If, for some inexplicable reason, you found yourself being catapulted back to a late-sixteenth-century theatre, you would discover a performance very different from the one you would see today.

Theatres were built of wood, lit by candles and heated with braziers; at the back of each box, every noble family kept a cook, ready to cater to their whims. So it is quite understandable why theatres quite commonly caught fire. This was the end that the Teatro alla Scala’s “ancestors” met: first the Salone Margherita, then (twice) the Regio Teatro Ducale. It was after one of these fires, that the box owners, the great noble families of the day, decided that Milan had to have a its own great municipal theatre, no longer a prerogative of the nobles but of the people, too.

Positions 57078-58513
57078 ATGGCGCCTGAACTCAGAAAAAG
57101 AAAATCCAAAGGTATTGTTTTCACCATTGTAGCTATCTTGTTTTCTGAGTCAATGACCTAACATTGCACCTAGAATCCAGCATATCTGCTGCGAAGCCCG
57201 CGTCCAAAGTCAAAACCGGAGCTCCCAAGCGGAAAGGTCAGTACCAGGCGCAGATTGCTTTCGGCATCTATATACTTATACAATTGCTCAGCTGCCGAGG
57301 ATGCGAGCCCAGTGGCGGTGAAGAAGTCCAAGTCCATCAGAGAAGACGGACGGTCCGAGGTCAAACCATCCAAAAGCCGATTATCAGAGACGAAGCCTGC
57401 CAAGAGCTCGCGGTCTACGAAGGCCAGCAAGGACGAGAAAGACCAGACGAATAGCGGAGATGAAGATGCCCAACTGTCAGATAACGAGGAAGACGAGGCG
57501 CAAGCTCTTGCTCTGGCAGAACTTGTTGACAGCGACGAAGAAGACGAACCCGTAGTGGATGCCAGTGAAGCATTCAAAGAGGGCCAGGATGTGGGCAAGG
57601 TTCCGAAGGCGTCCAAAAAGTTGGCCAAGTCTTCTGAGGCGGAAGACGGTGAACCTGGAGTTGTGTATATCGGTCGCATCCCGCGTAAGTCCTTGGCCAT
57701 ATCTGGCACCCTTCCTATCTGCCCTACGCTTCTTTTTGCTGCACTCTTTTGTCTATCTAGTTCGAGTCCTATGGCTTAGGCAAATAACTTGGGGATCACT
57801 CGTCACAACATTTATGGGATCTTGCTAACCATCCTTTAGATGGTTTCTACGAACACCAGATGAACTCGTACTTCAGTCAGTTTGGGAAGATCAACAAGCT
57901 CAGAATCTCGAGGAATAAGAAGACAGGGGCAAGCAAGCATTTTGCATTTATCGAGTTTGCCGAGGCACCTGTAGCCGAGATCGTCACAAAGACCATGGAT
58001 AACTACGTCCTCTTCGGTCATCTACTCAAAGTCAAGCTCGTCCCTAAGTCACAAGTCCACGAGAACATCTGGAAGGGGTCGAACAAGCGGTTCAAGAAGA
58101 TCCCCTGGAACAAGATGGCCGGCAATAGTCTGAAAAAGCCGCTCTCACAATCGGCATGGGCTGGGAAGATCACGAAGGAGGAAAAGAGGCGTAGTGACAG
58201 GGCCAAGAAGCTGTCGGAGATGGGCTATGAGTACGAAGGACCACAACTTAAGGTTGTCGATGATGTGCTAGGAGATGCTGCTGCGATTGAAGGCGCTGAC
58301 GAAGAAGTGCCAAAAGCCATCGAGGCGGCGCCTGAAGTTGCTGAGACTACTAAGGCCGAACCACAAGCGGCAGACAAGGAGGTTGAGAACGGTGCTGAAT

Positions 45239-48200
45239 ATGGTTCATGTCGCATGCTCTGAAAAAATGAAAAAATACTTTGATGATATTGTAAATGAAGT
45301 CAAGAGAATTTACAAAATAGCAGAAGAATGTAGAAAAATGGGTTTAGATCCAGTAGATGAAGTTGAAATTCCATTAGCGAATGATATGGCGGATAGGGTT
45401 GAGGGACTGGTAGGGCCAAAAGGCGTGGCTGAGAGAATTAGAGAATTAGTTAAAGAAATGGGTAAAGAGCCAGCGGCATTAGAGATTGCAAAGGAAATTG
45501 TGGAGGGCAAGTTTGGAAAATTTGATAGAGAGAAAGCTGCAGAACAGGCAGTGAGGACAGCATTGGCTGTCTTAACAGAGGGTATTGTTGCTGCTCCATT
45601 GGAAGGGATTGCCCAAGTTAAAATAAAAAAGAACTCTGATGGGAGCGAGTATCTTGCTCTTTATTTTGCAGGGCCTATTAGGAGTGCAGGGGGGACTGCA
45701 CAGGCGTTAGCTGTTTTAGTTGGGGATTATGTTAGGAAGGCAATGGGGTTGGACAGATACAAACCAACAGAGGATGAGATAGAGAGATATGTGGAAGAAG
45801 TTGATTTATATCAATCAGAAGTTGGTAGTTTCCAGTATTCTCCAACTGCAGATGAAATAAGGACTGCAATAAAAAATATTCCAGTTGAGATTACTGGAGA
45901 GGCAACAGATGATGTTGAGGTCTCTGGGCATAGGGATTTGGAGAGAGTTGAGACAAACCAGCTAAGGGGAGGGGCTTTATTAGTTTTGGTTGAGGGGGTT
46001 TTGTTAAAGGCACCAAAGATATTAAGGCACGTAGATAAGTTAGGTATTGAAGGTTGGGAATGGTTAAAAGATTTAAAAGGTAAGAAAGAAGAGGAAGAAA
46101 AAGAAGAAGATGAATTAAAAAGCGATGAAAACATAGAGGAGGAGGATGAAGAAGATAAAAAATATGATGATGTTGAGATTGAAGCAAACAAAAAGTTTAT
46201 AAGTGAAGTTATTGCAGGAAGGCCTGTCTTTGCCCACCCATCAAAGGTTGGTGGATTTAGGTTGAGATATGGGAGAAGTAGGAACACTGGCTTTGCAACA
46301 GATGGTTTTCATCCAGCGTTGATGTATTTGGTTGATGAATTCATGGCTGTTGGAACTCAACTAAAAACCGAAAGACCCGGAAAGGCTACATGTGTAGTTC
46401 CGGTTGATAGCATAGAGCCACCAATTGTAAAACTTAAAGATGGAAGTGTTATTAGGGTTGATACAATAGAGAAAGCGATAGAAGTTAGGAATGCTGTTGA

So, on 3rd August 1778, on the degraded area of the Church of Santa Maria della Scala, began the story of the Teatro Grande alla Scala. And this time, it was finally built of bricks and mortar.